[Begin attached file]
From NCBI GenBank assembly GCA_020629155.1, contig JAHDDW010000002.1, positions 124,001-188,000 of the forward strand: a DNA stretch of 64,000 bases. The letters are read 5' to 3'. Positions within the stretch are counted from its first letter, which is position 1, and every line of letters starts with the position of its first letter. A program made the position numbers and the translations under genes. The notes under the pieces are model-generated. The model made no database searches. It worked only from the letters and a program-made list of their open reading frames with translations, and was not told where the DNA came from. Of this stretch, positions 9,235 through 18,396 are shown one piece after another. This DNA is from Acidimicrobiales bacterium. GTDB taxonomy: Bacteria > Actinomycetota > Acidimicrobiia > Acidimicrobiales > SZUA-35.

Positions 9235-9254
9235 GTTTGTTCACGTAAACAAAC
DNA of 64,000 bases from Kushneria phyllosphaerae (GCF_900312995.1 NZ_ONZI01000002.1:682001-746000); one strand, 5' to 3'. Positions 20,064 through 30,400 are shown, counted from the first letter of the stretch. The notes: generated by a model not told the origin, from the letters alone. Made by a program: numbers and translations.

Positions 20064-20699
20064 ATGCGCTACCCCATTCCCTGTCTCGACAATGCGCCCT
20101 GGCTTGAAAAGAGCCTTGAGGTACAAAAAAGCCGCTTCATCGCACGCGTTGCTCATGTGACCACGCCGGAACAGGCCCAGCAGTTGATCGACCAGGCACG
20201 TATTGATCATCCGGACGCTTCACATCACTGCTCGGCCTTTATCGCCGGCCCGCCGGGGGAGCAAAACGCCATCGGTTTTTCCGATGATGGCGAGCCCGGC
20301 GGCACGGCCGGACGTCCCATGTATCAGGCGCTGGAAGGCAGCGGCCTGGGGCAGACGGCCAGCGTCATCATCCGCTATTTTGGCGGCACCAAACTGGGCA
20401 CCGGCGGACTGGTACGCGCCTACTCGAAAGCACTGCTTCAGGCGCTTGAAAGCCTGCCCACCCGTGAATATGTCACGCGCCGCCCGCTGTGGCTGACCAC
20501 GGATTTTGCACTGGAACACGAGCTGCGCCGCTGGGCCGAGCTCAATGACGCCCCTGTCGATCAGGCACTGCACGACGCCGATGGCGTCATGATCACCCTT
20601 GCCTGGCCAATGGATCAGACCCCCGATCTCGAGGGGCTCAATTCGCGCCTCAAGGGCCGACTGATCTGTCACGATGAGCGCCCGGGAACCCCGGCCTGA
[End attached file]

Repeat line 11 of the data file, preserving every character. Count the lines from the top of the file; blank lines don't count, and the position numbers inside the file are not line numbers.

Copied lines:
20501 GGATTTTGCACTGGAACACGAGCTGCGCCGCTGGGCCGAGCTCAATGACGCCCCTGTCGATCAGGCACTGCACGACGCCGATGGCGTCATGATCACCCTT